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Logo of nihpaAbout Author manuscriptsSubmit a manuscriptHHS Public Access; Author Manuscript; Accepted for publication in peer reviewed journal;
Cancer Invest. Author manuscript; available in PMC 2010 July 1.
Published in final edited form as:
PMCID: PMC2873695

Expression and Activity of Carbonic Anhydrase IX Is Associated With Metabolic Dysfunction in MDA-MB-231 Breast Cancer Cells


The expression of carbonic anhydrase IX (CAIX), a marker for hypoxic tumors, is correlated with poor prognosis in breast cancer patients. We show herein that the MDA-MB-231 cells, a “triple-negative,” basal B line, express exclusively CAIX, while a luminal cell line (T47D) expresses carbonic anhydrase XII (CAXII). CAIX expression in the basal B cells is both density-and hypoxia-dependent and is correlated with carbonic anhydrase activity. Evidence is provided that CAIX contributes to extracellular acidification through studies on pH, lactic acid production, and CAIX inhibition. Together, these studies suggest that CAIX expression and activity is associated with metabolic dysfunction in MDA-MB-231 cells.

Keywords: Carbonic anhydrase IX, Breast cancer, Metabolic phenotype


Neoplastic cells undergo a metabolic transition which allows them to survive and grow in the hostile environment created by the decreased blood flow associated with the disordered vascularization of tumors (1, 2). The most striking feature of tumor cells is the production of excessive amounts of lactic acid, due to the increased conversion of glucose to lactic acid via glycolysis. This occurs even in the presence of oxygen (termed “aerobic glycolysis”) as discovered by Otto Warburg over 70 years ago [see (3)]. In part, lactic acid production is related to the overexpression of GLUT1 in human cancer (46), in addition to the increased expression of key glycolytic enzymes (6, 7). While it was originally thought that the intracellular pH of tumor cells would be reduced relative to normal cells, as is well known now, it is the pH of the interstitial fluid that drops. This is a result of the expression of several proteins whose function is to export protons from the cytosol to the extracellular space. These include the lactate transporter (7), vacuolar ATPase (8, 9), and Na+/H+ exchanger (10). This combination of events leading to tumor acidification is defined as the glycolytic (metabolic) phenotype of cancer cells. This is of great interest to cancer biologists because cancer cells are resistant to the toxic effects of acidification (11). Further, acidification of the microenvironment of tumors alters the efficacy of chemotherapy and radiation therapy (2) and is associated with tumor progression and increased invasion (11).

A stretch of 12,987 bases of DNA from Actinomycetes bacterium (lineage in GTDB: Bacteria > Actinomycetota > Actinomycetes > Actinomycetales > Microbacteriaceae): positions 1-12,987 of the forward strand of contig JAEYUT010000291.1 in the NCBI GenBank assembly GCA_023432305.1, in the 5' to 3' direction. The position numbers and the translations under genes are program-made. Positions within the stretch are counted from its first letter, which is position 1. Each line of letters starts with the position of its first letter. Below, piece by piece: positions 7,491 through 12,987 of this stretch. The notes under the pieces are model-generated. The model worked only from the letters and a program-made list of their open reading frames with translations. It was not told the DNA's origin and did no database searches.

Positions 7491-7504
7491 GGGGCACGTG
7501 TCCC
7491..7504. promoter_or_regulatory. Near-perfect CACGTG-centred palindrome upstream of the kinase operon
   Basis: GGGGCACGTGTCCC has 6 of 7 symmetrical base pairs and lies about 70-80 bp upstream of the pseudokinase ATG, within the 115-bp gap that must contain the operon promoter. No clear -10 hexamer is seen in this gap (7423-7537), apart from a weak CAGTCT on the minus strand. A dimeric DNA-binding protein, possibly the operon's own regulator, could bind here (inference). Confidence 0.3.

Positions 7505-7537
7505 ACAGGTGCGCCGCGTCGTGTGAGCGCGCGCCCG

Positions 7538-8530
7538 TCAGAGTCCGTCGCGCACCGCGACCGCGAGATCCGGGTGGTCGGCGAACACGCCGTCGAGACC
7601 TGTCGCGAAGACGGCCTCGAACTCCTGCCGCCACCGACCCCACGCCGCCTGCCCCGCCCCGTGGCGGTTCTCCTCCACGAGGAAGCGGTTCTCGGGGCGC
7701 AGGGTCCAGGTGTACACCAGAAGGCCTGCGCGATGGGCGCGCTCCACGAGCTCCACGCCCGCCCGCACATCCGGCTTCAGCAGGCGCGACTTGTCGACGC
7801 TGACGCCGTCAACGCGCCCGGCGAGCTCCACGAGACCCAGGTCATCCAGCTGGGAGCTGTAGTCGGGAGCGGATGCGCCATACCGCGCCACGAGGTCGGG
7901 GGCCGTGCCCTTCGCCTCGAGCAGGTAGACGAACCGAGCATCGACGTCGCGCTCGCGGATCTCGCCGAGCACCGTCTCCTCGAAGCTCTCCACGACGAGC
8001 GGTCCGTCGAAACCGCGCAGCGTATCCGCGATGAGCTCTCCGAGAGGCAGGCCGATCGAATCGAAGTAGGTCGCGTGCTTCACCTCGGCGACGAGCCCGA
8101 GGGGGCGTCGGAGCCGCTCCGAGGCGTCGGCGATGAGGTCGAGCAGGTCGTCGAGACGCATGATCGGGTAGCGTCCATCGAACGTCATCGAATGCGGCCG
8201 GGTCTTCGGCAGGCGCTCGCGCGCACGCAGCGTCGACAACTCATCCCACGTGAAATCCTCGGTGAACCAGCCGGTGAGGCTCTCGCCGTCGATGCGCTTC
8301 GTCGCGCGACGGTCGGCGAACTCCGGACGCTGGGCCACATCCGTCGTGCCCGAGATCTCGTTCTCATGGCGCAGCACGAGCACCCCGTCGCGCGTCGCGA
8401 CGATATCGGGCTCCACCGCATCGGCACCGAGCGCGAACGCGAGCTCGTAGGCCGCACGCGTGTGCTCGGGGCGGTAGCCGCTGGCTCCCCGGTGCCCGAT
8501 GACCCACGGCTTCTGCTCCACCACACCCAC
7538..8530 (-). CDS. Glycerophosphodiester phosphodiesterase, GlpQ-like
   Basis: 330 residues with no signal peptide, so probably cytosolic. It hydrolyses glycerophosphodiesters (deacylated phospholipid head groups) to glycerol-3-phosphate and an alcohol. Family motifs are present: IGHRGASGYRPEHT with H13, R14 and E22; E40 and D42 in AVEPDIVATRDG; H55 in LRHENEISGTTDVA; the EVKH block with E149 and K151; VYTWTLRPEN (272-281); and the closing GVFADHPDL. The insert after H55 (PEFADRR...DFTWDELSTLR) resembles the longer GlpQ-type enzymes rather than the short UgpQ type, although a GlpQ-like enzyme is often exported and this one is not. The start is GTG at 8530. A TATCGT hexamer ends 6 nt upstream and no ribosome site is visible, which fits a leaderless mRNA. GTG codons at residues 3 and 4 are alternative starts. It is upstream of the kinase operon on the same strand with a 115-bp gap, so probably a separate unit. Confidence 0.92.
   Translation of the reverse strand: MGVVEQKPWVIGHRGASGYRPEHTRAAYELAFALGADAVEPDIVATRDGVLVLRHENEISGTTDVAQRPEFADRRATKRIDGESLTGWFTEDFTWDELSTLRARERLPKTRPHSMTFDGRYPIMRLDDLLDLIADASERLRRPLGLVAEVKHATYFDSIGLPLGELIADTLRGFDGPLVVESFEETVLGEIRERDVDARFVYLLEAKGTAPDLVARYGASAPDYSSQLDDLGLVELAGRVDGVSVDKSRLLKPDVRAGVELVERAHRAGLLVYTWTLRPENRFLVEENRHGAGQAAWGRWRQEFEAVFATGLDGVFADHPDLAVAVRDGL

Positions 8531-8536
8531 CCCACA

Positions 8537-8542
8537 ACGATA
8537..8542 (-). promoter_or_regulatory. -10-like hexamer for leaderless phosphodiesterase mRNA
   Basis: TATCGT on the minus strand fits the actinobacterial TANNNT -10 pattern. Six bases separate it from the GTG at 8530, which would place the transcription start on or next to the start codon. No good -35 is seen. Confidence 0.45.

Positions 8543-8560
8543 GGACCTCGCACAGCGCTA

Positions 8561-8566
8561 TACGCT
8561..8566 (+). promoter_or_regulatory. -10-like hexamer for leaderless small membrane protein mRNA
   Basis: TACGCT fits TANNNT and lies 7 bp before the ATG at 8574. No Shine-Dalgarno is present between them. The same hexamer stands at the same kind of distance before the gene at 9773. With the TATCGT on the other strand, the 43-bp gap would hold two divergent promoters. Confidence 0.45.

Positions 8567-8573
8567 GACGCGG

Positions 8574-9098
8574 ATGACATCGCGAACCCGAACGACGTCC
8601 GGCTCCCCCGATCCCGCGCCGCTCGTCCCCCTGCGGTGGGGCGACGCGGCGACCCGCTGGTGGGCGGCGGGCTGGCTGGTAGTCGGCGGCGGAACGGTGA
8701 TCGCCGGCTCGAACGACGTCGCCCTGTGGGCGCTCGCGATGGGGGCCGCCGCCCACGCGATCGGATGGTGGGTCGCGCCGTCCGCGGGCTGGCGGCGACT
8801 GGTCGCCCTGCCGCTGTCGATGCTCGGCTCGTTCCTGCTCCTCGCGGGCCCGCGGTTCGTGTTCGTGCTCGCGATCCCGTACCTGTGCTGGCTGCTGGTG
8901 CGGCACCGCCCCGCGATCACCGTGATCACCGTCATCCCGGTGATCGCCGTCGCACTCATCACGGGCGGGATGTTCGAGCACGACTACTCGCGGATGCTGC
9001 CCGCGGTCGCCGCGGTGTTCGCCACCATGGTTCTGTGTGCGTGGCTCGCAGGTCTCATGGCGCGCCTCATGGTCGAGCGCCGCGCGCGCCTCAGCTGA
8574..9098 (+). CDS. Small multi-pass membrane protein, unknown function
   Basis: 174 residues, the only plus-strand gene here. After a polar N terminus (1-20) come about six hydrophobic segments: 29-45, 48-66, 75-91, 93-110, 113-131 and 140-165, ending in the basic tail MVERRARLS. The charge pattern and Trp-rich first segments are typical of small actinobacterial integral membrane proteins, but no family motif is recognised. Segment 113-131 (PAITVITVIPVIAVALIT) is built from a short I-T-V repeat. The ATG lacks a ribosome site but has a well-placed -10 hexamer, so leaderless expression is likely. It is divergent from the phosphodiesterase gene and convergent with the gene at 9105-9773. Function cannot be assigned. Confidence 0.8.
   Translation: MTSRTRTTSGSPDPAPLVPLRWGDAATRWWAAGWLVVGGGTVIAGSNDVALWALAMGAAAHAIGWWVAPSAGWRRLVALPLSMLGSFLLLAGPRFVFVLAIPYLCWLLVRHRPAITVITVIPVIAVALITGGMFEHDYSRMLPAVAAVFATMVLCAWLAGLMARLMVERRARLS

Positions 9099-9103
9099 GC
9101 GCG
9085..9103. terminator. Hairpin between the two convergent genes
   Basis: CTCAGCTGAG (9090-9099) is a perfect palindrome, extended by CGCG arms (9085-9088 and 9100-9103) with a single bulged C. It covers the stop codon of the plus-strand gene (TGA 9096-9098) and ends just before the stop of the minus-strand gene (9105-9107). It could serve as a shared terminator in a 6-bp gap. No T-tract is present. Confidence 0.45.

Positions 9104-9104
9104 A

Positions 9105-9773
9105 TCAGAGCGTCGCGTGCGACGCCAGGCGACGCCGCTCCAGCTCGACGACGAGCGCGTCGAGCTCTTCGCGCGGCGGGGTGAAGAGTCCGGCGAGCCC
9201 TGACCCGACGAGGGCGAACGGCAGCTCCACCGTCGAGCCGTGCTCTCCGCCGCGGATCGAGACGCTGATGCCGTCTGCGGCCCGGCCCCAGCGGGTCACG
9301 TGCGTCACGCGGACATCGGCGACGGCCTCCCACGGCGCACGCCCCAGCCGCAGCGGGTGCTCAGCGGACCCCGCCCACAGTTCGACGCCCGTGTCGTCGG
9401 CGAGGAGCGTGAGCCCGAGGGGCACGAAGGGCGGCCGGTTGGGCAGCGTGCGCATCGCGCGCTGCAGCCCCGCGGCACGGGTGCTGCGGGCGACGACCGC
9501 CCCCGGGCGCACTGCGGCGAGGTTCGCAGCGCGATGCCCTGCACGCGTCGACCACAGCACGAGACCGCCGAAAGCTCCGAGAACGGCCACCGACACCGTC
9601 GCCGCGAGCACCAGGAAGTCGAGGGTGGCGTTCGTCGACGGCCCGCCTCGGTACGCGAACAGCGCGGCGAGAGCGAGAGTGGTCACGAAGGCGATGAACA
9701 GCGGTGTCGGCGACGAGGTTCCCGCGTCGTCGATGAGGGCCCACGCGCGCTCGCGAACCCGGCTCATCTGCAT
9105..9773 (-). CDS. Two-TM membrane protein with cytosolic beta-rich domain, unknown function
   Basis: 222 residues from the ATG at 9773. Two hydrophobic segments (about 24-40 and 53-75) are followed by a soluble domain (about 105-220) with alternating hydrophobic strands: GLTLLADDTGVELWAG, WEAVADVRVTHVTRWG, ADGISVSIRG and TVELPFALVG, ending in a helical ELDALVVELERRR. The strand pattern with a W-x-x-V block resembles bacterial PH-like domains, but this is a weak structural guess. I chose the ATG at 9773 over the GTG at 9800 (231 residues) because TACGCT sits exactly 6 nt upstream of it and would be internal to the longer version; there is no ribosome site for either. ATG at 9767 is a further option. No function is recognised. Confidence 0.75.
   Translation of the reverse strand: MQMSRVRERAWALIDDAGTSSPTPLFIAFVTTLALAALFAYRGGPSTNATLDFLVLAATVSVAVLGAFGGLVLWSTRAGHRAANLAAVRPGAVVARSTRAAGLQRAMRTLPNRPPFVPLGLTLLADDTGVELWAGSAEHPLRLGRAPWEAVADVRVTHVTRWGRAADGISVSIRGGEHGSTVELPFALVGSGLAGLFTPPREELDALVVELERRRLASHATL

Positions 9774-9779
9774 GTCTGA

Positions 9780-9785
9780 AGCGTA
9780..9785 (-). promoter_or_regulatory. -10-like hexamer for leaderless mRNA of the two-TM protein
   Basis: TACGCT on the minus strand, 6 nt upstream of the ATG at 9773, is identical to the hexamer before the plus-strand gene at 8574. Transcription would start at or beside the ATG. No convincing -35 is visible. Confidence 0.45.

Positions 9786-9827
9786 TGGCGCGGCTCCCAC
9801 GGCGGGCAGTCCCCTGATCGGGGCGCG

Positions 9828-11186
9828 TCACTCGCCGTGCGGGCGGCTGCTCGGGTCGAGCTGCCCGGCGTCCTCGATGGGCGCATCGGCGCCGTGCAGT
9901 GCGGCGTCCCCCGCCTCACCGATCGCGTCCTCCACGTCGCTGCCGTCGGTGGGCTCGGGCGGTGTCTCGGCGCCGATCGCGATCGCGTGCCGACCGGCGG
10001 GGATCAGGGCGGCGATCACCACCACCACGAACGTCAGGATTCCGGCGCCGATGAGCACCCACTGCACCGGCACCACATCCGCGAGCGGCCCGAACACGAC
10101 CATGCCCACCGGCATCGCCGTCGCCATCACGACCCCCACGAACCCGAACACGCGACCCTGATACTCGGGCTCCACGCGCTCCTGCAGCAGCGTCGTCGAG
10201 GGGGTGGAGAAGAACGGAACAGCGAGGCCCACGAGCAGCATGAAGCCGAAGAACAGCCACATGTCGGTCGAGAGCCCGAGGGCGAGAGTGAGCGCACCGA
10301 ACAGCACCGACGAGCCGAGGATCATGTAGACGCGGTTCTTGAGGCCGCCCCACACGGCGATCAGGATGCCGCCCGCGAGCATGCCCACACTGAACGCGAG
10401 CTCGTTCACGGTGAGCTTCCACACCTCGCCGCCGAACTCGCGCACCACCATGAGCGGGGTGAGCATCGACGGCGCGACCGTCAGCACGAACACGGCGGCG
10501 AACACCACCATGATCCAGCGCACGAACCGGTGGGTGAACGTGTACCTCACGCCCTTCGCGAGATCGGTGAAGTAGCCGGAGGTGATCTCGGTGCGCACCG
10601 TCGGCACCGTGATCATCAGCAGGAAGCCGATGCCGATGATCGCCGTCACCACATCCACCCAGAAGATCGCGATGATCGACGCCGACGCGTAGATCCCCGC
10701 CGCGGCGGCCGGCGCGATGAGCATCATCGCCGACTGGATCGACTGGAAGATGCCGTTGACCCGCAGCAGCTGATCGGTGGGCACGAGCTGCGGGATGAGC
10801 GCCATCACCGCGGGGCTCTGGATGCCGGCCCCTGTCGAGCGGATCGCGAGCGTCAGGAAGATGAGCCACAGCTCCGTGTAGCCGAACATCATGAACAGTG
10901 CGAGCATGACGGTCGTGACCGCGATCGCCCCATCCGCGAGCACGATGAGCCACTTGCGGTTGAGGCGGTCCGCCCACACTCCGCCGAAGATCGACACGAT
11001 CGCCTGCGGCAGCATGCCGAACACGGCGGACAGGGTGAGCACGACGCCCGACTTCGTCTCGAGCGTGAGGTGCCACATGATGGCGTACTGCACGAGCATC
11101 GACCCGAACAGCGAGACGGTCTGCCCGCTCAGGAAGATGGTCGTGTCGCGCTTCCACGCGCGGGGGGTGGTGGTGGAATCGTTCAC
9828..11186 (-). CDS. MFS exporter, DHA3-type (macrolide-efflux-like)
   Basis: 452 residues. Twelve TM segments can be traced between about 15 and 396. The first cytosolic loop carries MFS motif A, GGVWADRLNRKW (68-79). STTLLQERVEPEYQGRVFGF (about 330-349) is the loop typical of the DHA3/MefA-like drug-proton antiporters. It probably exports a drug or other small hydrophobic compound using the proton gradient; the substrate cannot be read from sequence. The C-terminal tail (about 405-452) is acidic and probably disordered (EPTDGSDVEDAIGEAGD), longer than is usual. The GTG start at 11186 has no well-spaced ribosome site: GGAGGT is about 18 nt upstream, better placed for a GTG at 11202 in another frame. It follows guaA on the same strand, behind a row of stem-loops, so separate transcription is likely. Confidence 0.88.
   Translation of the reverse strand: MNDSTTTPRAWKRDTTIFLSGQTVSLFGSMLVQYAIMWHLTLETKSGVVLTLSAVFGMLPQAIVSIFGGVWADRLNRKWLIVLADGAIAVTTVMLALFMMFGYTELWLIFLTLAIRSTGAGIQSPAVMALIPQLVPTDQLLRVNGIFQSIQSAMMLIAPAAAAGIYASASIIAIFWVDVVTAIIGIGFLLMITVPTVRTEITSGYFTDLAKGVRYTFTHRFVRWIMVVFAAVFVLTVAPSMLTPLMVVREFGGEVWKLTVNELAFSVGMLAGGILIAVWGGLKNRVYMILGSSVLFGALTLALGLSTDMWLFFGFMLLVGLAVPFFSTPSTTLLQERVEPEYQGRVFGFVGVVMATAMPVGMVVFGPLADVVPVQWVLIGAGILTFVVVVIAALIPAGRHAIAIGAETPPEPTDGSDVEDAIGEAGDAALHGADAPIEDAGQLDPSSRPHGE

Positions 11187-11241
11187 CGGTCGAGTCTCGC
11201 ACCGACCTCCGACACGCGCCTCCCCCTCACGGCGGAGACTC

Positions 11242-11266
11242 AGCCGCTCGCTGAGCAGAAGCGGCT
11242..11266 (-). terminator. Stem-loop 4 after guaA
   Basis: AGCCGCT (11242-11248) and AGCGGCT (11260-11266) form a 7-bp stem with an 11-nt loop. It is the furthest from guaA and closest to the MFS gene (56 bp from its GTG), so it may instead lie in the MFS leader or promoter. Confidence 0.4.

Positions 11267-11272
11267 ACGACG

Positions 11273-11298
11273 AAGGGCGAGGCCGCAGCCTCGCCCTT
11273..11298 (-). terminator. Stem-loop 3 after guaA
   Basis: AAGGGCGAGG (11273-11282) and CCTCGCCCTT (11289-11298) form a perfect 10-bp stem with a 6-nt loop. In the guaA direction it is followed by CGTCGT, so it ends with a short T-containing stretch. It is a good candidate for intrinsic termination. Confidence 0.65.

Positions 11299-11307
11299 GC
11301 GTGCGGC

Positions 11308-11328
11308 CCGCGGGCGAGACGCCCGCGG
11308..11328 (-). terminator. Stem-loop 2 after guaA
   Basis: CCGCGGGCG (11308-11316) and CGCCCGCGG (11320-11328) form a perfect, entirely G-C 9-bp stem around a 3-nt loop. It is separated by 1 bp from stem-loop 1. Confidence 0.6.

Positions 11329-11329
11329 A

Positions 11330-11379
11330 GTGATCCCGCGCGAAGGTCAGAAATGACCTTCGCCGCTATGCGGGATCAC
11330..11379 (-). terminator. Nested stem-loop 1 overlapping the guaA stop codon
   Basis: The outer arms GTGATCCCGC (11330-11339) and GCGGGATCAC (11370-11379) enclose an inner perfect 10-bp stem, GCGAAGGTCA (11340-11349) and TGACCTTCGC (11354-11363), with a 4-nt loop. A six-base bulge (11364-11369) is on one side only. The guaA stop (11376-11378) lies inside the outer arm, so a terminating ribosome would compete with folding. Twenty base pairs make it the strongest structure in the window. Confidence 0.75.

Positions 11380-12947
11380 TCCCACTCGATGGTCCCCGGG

Recent studies have shown that tumors generated from glycolysis-deficient cells still create acidic microenvironments (12). This suggests that lactic acid is not the only cause of acidification in vivo. In that regard, metabolic profiling of glycolysis-impaired cells compared to parental cells revealed that CO2 may be a significant source of acidity in tumors (13). CO2 is an acidic oxide that reacts with water to form carbonic acid. In vivo, this reaction is catalyzed by members of the carbonic anhydrase (CA) family of enzymes that mediate the reversible hydration of CO2 to bicarbonate:


Of the 15 isoforms of CA, CAIX appears to be the best candidate for playing a role in regulating the acidity of the tumor environment. CAIX was originally identified in HeLa cells (14), although its normal tissue distribution is limited primarily to stomach and intestinal epithelial cells (15, 16). Further, it is induced by hypoxia (17, 18) and considered a marker for hypoxic tumors (19). CAIX is a membrane protein whose catalytic domain faces the interstitial space. Its specific activity is similar to that of CAII (20), a cytosolic form of this enzyme whose activity and structure have been well studied. Interestingly, ectopic expression of CAIX, alone, enhances cellular proliferation (14), while blocking its action with derivatives of the classical sulfonamide inhibitors (21) or by RNAi technology (22) reduces proliferation.